Licensing a Patent

Licensing a patent is much more complicated than a simple assignment. In fact, a Patent License Agreement could be one of the most complex agreements any company has to negotiate. But a well-planned and executed patent license strategy can provide the owner of a patent with the best of all worlds: the ability to receive substantial revenues from a patent without having to build extra manufacturing, distribution and sales capacity, while at the same time maintaining ownership and control. Licensing also allows the patent owner to select more than one licensee based on their ability to exploit a given territory and/or type of patented product.


What makes a patent license so complex is also what makes it appealing: subject to competition laws, it begins with a clean slate upon which any conceivable form of deal can be negotiated. Some of the open-ended issues that can be discussed include whether all or only a portion of the parts/rights covered by the patent will be licensed, what territory will be covered, what field of use (e.g. product or type of product sold) will be covered, what level of exclusivity will be granted, and how royalties will be determined.


To illustrate the complexity of a Patent License Agreement, here is a list of the issues that are often covered:

  • Details of Licensed Products
  • Licensed Use of Know-how
  • Field of Use
  • Territory in which patent can be used
  • Exclusive or non-exclusive rights to use patent
  • Royalty rates
  • Method of calculating royalties
  • Minimum royalties (if applicable)
  • Definition of net sales price
  • Technical assistance to be provided by licensor
  • Quality control and marking of patented products
  • Marketing obligations of both parties
  • Ownership of improvements to the patent
  • Confidentiality obligations
  • Protection of the patents and licensed know-how>
  • Representations and warranties about the patent
  • Liability, indemnity and insurance
  • Sub-licensing of patent
  • Subcontracting rights
  • Term of the license
  • Termination of the license
  • Effect of termination of the license
  • Further assurances from the Licensor
  • Dispute resolution
  • Governing law and jurisdiction
  • Tax issues
  • Transfer pricing

Typically, many of these provisions are negotiated in some part in a Patent License Agreement, and the outcome will depend on the relative strengths of what the licensor and licensee bring to the table.


One of the first issues that must be decided is whether the patent will be licensed for all possible uses or for a particular use. For example, if your company was issued a patent covering a new drug that could relieve the symptoms of the common cold as well as help heart attack victims recover quickly, you may want to license one “field of use” to one distributor and the second to another, because the skills involved in marketing a cold relief medicine versus a heart-attack recovery drug, as well as the customer base, may be completely different.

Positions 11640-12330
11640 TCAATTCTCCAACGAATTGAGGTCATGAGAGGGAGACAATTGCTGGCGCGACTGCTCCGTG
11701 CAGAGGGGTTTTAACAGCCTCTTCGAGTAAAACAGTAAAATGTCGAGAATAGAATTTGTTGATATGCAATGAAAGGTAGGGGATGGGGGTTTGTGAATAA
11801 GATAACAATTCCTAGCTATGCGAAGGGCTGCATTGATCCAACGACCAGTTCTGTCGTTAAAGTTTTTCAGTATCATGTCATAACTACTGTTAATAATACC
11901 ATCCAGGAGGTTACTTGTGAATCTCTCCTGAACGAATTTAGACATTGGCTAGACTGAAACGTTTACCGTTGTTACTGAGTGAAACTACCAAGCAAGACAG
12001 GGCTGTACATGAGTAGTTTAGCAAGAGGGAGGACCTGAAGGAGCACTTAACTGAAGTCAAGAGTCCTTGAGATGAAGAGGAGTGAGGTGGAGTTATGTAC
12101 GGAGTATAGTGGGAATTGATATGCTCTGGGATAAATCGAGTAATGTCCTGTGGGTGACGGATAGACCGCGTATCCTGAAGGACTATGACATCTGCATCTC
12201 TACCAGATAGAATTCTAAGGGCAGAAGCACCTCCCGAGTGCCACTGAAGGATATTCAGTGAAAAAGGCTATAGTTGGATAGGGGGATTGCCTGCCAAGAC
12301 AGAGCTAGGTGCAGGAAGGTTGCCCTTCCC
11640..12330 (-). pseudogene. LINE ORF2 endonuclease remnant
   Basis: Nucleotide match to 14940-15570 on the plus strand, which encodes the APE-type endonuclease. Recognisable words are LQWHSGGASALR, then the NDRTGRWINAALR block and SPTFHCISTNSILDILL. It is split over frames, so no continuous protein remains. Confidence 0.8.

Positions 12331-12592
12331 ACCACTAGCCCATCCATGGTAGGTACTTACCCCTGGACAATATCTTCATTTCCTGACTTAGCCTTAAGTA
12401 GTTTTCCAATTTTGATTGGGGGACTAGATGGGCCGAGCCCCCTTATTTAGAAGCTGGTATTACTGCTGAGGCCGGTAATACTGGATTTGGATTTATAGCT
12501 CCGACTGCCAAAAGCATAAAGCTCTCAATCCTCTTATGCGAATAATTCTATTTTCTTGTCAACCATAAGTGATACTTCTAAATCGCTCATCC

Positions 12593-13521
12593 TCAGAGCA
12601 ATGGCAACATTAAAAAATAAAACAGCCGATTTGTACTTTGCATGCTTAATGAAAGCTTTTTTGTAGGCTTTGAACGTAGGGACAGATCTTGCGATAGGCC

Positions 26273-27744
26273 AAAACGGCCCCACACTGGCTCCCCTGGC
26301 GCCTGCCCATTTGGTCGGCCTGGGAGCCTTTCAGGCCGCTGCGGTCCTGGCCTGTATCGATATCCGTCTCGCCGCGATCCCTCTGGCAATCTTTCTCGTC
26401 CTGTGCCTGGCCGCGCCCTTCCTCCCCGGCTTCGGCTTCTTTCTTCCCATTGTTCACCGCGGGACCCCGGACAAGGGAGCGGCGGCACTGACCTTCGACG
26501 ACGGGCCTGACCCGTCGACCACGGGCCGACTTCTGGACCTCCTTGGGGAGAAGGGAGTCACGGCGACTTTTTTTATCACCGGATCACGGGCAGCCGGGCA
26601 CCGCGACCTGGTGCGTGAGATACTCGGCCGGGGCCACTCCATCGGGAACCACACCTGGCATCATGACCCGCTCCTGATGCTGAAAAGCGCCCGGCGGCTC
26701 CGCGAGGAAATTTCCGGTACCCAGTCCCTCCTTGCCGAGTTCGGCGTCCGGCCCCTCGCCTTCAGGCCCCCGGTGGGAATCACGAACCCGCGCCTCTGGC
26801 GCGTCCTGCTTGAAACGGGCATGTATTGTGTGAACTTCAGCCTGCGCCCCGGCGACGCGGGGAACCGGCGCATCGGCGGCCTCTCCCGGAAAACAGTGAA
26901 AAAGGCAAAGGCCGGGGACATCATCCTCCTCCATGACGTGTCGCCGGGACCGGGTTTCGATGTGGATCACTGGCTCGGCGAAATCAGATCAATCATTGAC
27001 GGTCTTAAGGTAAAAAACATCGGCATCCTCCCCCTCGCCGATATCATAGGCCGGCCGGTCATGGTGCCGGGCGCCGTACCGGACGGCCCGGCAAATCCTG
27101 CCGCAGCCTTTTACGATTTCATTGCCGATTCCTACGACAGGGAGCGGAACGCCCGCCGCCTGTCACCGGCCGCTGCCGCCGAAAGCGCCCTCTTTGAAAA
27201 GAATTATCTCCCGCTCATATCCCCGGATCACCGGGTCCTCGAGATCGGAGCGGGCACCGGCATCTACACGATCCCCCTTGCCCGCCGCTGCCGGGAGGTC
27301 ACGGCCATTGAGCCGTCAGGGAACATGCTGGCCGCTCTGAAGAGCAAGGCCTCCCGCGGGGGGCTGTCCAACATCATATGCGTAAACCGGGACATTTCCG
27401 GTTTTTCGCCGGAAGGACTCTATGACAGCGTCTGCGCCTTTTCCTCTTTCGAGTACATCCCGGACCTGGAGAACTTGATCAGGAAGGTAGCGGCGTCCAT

The licensed territories included in a Patent License Agreement may be similarly divided. If one company has a strong manufacturing and distribution presence in the EU, while another is formidable in Japan, you can grant separate licenses for each territory.


You can also decide whether the license for a particular field of use and/or territory will be exclusive or non-exclusive. If exclusive, the royalty rate will be much higher, but it will then be a good idea for the licensor to negotiate minimum royalty payments in order to ensure the licensee is using its best efforts to market and sell the product. If the minimum royalty amounts are not met, then the licensor may want the right to either terminate or make the license non-exclusive at a lesser royalty.


The most common method of calculating royalties is based on the net sales price. However, a fixed amount per product sold is often used as well. It is possible to base royalties based on net profits, but this involves much more complicated accounting and tracking issues.


When negotiating an exclusive license for a particular territory, both parties need to make sure they don’t violate applicable competition laws. In general, the license should be confined to the term of the patent and not extend beyond the time it lapses, and the combined market share of the two parties should not exceed statutory maximums for an exclusive license. In addition, there should not be any tie-in arrangement, where the licensee is required to buy a non-patented product from the licensor.


Finally, it may also be necessary or desirable to license trade-secrets and know-how along with the patent in order to allow the licensees to fully exploit the invention. A mixed patent and know-how license may also be appropriate where there are doubts as to the strength of the patent and the parties wish the license to continue if the patent is declared invalid. This only works, however, if the know-how is not publicly disclosed (i.e. there remains something of value to license).


Often, a patented product will be licensed together with company trade marks that will be used to effectively market the product and maintain brand identification with the licensor. We will know look closely at how to register and protect a valid trade mark, as well as how to maximize its value.


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